Business spans the decades, takes on town's character
By Rob Carrigan, firstname.lastname@example.org
Monument pioneer William "Penny" Lierd earned his nickname as payback for a coffin purchase.
"Mr. Lierd, a very honest man, always paid his debts and he expected everyone to do the same. He sold a coffin to a party and they would not pay so started to sue. They finally came and paid for the coffin, $50; they brought the money all in penneys and made him count it out. From then on, he was known as "Penny Lierd," according to an account by Monument historian Lucille Lavelett from 1970s,
That could have been just about any time after 1882. The store Lierd built at 243 Washington, started construction sometime in 1881, and carried a sign for a long time saying "established 1882.".
He first set foot in Monument in 1870, coming to Colorado to heal his lungs from tuberculosis, buying a 280-acre ranch, north and east of town on the Douglas County line.
But William "Penny" Laird was just one in a long line, of civic-minded shopkeepers in what is now Catriona Cellars.
"This is really a great community, " says "Woody" Woodworth, who conducted business there for for about 20 years and still manages winery operations. "We bought the Feed Store business in January of 1996."
Woodworth and his wife Catherine later expanded the feed business to "High Country Feed and Garden," a top Garden Center and later added other elements. A few years ago, they undertook a major renovation as Winery, restaurant, and wine-making and home-brewing supply store, but have since consolidated the winery operation.
He was still dabbling in landscape, planting and other elements then, but, as he says, "That is a younger man's game. It's a lot of work, very physical. "
The wine business has taken off, he said. "Wine Sales are huge," he says and the downtown is poised to really take off. "It's historic, well-maintained, family-friendly, quaint, and unique, with a bunch of personable people operating businesses. It is the strength of the individuals."
Over time, the buildings of the Winery have housed various businesses and endeavors.
Early on, a cellar there served as jail for wide-open Monument. "We found the bars," says Woodworth, about their restoration work on a portion of the property. "It looked like there was possibly three partitions to divide cells."
Lierd, the first proprietor, sold dry goods, shoes, groceries, caskets and coffins.
Records show that men socks brought 25 cents for three pairs. Shoes priced at $2.50 a pair and hard candy were popular items, as was plug tobacco, with a special plug cutter right there on the counter.
"On each pound strip of tobacco were five tin horse shoes or stars which were good for premiums. If a customer didn't want the horseshoes Mr. Lierd would ask for them," Lavelett related in histories. "Will Lierd's son, Clifton, told me the Lierd's had a dining set acquired by sending in 70,000 horseshoes."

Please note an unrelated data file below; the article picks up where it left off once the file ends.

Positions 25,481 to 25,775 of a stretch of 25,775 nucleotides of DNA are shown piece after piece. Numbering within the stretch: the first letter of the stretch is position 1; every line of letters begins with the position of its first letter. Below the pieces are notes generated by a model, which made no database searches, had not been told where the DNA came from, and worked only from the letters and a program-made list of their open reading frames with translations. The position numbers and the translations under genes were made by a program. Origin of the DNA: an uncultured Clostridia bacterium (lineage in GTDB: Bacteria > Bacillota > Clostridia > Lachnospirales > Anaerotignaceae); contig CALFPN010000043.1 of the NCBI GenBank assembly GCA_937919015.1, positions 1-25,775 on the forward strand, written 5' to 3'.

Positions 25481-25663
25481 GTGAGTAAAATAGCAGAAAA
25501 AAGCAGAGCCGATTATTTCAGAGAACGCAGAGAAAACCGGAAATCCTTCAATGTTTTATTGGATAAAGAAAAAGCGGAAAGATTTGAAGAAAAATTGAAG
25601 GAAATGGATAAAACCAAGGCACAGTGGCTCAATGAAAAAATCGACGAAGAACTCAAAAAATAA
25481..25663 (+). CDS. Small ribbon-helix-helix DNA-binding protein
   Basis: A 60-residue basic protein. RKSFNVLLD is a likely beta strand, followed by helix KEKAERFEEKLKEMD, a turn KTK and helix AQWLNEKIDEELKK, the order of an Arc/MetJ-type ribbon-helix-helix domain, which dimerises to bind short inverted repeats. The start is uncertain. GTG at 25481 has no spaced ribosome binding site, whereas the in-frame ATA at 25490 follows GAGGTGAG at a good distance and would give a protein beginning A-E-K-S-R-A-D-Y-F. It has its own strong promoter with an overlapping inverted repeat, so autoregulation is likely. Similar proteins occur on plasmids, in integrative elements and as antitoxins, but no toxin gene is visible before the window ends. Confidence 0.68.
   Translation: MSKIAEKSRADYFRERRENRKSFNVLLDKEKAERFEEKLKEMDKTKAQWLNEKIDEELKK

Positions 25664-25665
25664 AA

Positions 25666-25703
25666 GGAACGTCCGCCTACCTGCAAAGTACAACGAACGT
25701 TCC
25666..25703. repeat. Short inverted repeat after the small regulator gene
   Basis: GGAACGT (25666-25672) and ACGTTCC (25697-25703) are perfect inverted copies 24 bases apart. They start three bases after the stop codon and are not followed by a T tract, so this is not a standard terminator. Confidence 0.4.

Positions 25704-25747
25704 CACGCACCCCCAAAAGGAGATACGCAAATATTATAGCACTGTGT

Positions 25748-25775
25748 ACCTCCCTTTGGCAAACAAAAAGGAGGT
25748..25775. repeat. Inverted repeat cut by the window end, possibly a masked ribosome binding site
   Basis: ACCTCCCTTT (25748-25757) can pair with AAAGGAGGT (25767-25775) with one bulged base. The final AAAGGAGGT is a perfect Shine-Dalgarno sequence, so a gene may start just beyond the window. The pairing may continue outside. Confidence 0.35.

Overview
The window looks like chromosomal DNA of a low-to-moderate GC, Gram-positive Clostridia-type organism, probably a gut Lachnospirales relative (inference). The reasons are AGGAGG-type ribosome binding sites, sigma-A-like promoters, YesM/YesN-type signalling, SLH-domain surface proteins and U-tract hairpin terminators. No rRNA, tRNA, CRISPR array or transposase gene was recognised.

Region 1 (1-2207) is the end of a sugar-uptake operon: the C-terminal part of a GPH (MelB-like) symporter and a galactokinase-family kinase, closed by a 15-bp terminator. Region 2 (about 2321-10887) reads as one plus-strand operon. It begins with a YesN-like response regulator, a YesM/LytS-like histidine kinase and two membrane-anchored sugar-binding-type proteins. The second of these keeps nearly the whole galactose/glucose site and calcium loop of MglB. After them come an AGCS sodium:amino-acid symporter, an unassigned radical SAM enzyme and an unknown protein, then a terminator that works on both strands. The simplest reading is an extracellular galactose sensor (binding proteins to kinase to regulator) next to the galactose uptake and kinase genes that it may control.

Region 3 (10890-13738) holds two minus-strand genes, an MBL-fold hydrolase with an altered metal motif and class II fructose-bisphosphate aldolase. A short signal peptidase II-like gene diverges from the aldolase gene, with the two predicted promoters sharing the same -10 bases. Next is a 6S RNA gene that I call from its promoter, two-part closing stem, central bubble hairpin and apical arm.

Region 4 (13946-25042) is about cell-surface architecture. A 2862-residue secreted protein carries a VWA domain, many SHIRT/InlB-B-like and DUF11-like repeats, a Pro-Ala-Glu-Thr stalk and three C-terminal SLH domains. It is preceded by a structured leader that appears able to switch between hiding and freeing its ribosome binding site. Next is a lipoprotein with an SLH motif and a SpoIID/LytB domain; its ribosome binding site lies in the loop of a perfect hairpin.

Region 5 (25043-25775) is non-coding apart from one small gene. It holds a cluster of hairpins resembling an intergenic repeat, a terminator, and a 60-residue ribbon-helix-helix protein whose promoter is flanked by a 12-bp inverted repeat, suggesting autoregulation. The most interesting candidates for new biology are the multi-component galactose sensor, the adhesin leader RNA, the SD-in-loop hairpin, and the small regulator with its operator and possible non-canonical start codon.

In fact the Lavelett Truck line was located there at one time in the 1940s, notes Woodworth, as well as Engel Feed and Fuel in 1950s, the Fire Department in the 1960s, and the Equity Produce and Mercantile, which was a farmer's Co-op operating in 1922, by J.R. Close and C.C. Garrett. Elsi Romack Newbrough was clerk in 1918.
Woodworth said people of a certain age, would come into the business and recall playing bingo as children in the fire hall, and Engel descendants still live in the Tri-Lakes area.
He and his wife Catherine purchased the feed business from Judy Bliss, who acquired it in 1980. Artist Jodie Bliss, daughter of Bill and Judy Bliss, now has her studio there, and the Bliss family still maintain ownership of the historic location.
Photo1: Interior of Will "Penny" Lierd's store on Washington Street in Monument in the 1880s, and left to right: Will Lierd, Fred Sailor, the man with the derby hat and whiskers, Andrew Curry.
Photo 2: Built in 1881 by William Leird, better known as Penny Leird, General Mercantile store, and stocked with groceries, meats, farming equipment, — anything the town's people of Monument would need, they carried. Also they had a full line of coffins and caskets. At this time in history funeral parlors were unheard of. Standing in front of the store is Nellie McShane, owner at this time J.M. Brown, and Jessie McShane. The McShane girls were daughters of Monument pioneer David McShane. McShane was the builder of McShane Fort on the edge of Monument and Palmer Lake., and the girls were employed by owner Brown. Monument Fire Department bought the building in 1966, and renovated it. Carl Campbell was the Engineer of Renovation, and Bill Simpson helped by grading and moving heavy timbers.
Photo 3: The building for a time served as Catriona Cellars, owned by Woody and Catherine Woodworth. Today, it is the Bliss Studio and Gallery: Custom Metal Work.